Saturday, July 20, 2013

Wisdom, Discernment, Consolation, Community - D'var Torah for Va-etchanan 5773 - July 19, 2013

   The Torah portion for this week includes the Shema/V’ahavta paragraph from Deuternomy Chapter 6 and the Ten Commandments in Chapter 5.  It is no wonder that those passages command the greatest attention from this parashah.
   As I read through this portion again this week, I found a section that I have often glossed over.
    Deuteronomy Chapter 4, verses 5 and 6 make a statement about the Israelites that I believe still applies to the Jewish community today.
    Moses said to the people, “See, I have imparted to you laws and rules, as the Eternal my God has commanded me, for you to abide by in the land that you are about to enter and occupy.  Observe them faithfully, for that will be proof of your wisdom and discernment to other peoples, who on hearing of all these laws will say, “Surely, that great nation is a wise and discerning people.”
   Members of every movement of Judaism have the potential to be wise and discerning.  When we sit with each other and discuss the meaning of a particular text, we strive to be wise and discerning.  When we decide what Jewish practices are meaningful for each of us to follow, we bring to life those words that Moses spoke so long ago. 
   And when it comes to developing positions on the burning issues of the day, Judaism always has wisdom to impart.   We don’t expect American law to codify Jewish teachings. Yet, I have always found that Judaism enriches public discussions about abortion, the death penalty, immigration reform, marriage and divorce, the role of women, and extending a hand to people in need.   Judaism doesn’t teach in sound bites, but in thoughtful consideration of the matter at hand, and in reasoned conversation based on the principle that every person is created in the image of God.  And whatever we discuss and conclude must necessarily lead us to positive action.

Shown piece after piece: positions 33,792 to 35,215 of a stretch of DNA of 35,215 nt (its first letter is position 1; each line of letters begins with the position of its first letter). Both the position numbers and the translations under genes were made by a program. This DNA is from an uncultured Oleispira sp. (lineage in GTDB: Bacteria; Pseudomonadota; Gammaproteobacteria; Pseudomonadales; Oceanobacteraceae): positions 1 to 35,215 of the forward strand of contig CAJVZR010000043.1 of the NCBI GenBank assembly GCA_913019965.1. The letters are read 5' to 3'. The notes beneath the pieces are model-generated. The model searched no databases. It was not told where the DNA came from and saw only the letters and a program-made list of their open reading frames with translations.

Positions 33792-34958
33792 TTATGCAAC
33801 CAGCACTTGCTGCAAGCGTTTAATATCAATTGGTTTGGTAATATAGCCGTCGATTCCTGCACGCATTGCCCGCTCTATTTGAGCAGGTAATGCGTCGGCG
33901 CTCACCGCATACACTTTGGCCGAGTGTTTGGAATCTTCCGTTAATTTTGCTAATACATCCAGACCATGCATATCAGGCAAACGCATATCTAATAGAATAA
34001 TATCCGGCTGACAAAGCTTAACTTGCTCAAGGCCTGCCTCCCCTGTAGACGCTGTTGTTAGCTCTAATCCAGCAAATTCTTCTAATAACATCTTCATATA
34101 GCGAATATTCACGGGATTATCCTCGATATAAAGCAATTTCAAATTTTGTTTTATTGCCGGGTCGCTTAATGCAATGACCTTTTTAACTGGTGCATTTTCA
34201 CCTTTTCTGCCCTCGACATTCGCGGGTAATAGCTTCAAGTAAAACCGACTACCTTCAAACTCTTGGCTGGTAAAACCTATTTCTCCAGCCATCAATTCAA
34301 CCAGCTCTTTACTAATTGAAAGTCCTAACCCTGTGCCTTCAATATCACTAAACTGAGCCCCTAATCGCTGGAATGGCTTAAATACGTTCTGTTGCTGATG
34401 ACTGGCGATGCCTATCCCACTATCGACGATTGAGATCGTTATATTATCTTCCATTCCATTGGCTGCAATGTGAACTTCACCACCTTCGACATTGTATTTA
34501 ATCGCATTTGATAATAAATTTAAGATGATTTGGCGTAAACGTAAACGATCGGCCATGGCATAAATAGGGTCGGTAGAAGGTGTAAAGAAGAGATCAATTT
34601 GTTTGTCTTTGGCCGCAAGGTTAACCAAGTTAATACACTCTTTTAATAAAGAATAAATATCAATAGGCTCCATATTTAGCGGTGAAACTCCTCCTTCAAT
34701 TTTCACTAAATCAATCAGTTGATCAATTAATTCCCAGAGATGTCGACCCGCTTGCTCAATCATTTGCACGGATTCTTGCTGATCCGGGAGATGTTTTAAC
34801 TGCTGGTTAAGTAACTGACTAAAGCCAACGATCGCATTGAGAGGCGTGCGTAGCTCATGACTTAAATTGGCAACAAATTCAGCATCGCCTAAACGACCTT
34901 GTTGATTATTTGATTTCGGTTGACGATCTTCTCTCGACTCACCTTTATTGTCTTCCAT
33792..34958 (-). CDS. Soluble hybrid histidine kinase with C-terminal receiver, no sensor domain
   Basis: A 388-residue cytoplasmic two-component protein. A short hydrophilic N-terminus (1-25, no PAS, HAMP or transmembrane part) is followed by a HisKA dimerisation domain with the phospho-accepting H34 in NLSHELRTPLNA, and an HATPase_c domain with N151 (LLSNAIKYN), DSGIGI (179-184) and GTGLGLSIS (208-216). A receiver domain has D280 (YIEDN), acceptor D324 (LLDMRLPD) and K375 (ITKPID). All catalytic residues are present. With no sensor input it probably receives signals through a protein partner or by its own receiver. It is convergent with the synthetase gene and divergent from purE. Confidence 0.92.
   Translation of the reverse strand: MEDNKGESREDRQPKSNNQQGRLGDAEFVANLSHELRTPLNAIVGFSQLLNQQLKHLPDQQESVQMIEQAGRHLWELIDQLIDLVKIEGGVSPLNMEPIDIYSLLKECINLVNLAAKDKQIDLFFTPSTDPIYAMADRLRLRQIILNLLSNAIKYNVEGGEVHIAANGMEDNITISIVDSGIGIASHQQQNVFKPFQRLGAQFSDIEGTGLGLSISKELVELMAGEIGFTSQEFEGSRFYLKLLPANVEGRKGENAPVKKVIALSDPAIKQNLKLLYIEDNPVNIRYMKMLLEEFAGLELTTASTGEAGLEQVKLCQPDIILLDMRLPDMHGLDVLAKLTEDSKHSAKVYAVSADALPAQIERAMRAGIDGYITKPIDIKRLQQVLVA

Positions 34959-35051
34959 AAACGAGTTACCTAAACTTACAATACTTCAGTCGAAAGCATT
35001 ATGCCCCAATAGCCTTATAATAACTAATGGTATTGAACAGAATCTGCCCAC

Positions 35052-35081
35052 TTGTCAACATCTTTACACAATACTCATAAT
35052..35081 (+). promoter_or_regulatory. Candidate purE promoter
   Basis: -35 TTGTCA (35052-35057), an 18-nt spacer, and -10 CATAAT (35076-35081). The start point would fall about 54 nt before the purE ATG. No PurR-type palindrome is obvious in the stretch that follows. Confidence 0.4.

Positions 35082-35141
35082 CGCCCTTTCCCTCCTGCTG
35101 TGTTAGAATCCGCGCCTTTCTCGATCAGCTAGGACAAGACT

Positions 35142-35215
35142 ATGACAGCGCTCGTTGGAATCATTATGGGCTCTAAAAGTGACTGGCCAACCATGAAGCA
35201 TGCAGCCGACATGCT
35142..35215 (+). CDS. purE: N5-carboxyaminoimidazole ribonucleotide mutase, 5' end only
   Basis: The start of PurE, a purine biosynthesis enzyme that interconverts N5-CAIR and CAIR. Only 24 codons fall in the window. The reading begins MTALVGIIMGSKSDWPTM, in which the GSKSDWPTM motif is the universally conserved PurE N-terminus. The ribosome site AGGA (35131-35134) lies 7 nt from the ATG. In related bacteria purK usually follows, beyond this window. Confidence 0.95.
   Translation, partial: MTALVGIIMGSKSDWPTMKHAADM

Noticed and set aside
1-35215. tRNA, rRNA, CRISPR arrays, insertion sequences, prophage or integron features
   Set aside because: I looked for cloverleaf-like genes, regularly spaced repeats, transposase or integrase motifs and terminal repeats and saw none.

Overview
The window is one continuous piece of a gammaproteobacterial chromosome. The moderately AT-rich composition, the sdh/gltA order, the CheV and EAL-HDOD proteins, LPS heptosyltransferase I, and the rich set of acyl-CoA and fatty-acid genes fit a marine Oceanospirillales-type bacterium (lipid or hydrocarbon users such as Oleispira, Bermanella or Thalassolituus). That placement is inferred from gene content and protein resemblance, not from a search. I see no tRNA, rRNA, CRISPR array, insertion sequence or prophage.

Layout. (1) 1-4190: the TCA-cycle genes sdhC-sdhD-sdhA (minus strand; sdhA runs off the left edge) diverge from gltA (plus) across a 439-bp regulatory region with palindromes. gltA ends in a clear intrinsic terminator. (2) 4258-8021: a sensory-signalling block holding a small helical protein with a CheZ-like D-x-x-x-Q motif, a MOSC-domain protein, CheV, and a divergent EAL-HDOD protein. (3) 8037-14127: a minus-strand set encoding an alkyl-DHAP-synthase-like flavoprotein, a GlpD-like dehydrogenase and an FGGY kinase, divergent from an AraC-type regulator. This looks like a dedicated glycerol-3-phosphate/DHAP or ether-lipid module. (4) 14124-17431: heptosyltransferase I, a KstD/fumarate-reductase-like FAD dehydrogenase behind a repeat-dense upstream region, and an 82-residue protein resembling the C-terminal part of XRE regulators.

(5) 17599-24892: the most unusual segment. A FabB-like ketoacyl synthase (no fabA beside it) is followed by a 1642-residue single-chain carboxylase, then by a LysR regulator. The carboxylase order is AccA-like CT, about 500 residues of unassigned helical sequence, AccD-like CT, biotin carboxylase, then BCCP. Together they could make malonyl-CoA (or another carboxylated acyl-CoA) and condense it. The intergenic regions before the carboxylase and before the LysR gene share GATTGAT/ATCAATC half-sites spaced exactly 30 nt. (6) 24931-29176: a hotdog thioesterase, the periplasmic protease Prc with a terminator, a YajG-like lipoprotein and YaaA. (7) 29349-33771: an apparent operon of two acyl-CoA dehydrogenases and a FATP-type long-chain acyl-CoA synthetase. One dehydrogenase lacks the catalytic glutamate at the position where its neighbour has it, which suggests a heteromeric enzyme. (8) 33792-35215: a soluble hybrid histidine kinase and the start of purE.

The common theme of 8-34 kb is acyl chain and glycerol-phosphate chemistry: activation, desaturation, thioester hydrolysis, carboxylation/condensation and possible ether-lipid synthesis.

This Shabbat features a Haftarah reading from the book of Isaiah that offers words of comfort following the observance of Tish’ah B’Av, which commemorates the destruction of the First and Second Temples in Jerusalem.   Our wise and discerning heritage has always been able to find a message of consolation even in the face of darkness and tragedy.    We gain comfort from healing words of prayer and from the concern of our fellow community members.   We feel consoled knowing that faith and hope can lead us to make tomorrow a better day.   Rabbi Nachman of Bratslav said, “All the world is a narrow bridge. What is most important is not to be afraid.”   It is through mutual support and by walking across that bridge together that we overcome fear and allow our wisdom to guide us to light and goodness, 
    So may we be wise, discerning and caring within ourselves and towards each other so that the trust we develop will move us forward to whatever promised land we seek.  

Sunday, July 14, 2013

Beyond hatred - July 14, 2013

In this time before Tish'ah B'Av, the anniversary of the destruction of the First and Second Temples in Jerusalem, the teaching that "the Second Temple was destroyed due to Sinat Chinam/baseless hatred" reverberates through history until now. Polarization will not bring progress in the political process or engender positive relationships through which productive compromise can emerge from disagreement. Engaging in dialogue - and listening - is a choice. And it is a choice that will prevent us from drifting so far apart that we will never be able to come back together. We need not give up our values to be able to speak with one another. Let's do our best to converse with respect and without hatred.

Saturday, July 13, 2013

A home once ours - July 13, 2013

 A home once new
Husband, wife and son
welcoming another son
Creating memories
First steps
A lively meal table
Family gatherings
Table Tennis
Maintenance and enhancment projects outside and inside
Baseball in the back yard
Football in the front yard
"No ghost at midnight" 
Shabbat every Friday night - candles, wine and challah
Mowing the lawn 
Tricycles to Bicycles
Beginning a growing album/CD collection